- Top six European markets account for a third of total manufacturing exports
- UK goods exported to the US jumped by 19% year-on-year
- UK retained position as 9th largest manufacturer and 10th for global exports
- Average pay in manufacturing - £34,538 - remains significantly higher than services and economy overall
The critical importance of avoiding barriers to trade between the UK and the EU is highlighted today by new analysis which shows that manufacturing exports to the top six EU markets alone are worth around a third of total goods exports.
According to the research, ‘UK Manufacturing Facts, 2020/21’(1), published by Make UK, the manufacturers’ association, and Santander UK, total global exports stood at £367bn. While the US was the single largest importer of UK manufactured products, seven out of the top ten UK export markets are based in Europe, including Germany (2nd), France (3rd) and Ireland (4th). China, ranked fifth, was the only other top ten destination for UK goods outside of Europe and the US.
Exports to the top six European markets – Germany, France, Ireland, Netherlands, Switzerland and Belgium – were worth £117.4bn alone. Just under half (46%) of all UK manufactured goods were exported to European countries combined, totalling £169bn. The US was the single biggest export destination and saw a 19% increase on last year, equating to £54.4bn.
The research also showed that the UK retained its position as the ninth leading manufacturer and tenth in terms of global exports with output(2) totalling £191bn in 2019 – a growth of 7% over the last five years. The data also reveals that among the 2.7 million people employed by UK manufacturers, the average salary stands at £34,538 – 13% higher than the average UK salary.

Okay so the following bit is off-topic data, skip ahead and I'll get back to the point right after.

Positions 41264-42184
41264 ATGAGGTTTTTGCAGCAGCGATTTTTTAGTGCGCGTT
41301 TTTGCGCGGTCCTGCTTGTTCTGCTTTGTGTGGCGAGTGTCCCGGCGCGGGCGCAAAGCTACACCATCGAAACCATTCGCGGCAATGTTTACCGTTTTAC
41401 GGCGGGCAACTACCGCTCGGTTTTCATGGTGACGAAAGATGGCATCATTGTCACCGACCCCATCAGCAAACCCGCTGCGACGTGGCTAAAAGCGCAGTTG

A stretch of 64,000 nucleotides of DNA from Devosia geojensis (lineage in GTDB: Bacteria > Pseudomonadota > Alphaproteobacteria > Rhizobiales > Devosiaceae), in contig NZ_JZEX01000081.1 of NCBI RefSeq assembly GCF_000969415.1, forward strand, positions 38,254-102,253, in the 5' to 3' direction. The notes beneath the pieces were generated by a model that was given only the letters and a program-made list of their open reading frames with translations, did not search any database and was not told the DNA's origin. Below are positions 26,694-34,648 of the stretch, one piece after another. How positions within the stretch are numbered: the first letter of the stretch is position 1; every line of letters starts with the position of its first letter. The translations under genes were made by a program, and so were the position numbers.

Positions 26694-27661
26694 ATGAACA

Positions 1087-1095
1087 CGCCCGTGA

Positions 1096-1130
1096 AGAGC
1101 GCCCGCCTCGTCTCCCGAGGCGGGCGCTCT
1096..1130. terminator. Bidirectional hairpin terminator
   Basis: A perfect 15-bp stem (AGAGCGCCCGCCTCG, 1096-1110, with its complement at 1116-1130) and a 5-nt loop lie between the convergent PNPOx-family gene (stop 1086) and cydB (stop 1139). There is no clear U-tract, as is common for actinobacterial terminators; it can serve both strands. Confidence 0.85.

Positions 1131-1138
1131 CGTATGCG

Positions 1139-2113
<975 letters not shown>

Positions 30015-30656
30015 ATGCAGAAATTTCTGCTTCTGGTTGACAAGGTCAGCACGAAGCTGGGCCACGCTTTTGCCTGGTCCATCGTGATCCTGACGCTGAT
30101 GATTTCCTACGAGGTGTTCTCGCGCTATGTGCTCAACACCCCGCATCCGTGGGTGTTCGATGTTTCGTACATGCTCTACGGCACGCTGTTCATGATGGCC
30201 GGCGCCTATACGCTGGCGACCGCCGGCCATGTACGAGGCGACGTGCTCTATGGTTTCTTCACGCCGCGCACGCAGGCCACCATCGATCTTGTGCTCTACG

According to the data, Transport Manufacturers were the largest exporters (22%); Food and Drink remained the leading subsector for output (17%) while; Transport also generated the most in terms of R&D (36.4%). This spend on R&D highlights the critical importance of the automotive and aerospace sectors to the long-term high value growth of the economy, despite the major impact of the pandemic on these two sectors in particular.
The research reveals that while the North West remains the single biggest region in terms of output (£27.2bn), London (£8.2bn) and the South East (£22.5bn) are growing in prominence, with the South East increasing output by just under 6% over the last five years. This is down to the heavy concentration of electronics – worth £4.7bn alone - in the South East which was already benefitting from the drive towards digital technologies and automation, a trend which the pandemic is likely to have accelerated.
The data, captured before the Coronavirus outbreak shows that goods exports (53%) outweighed that of services (47%) while the sector continues to punch above its weight contributing 66% of total UK spend on R&D and 16% of business investment.
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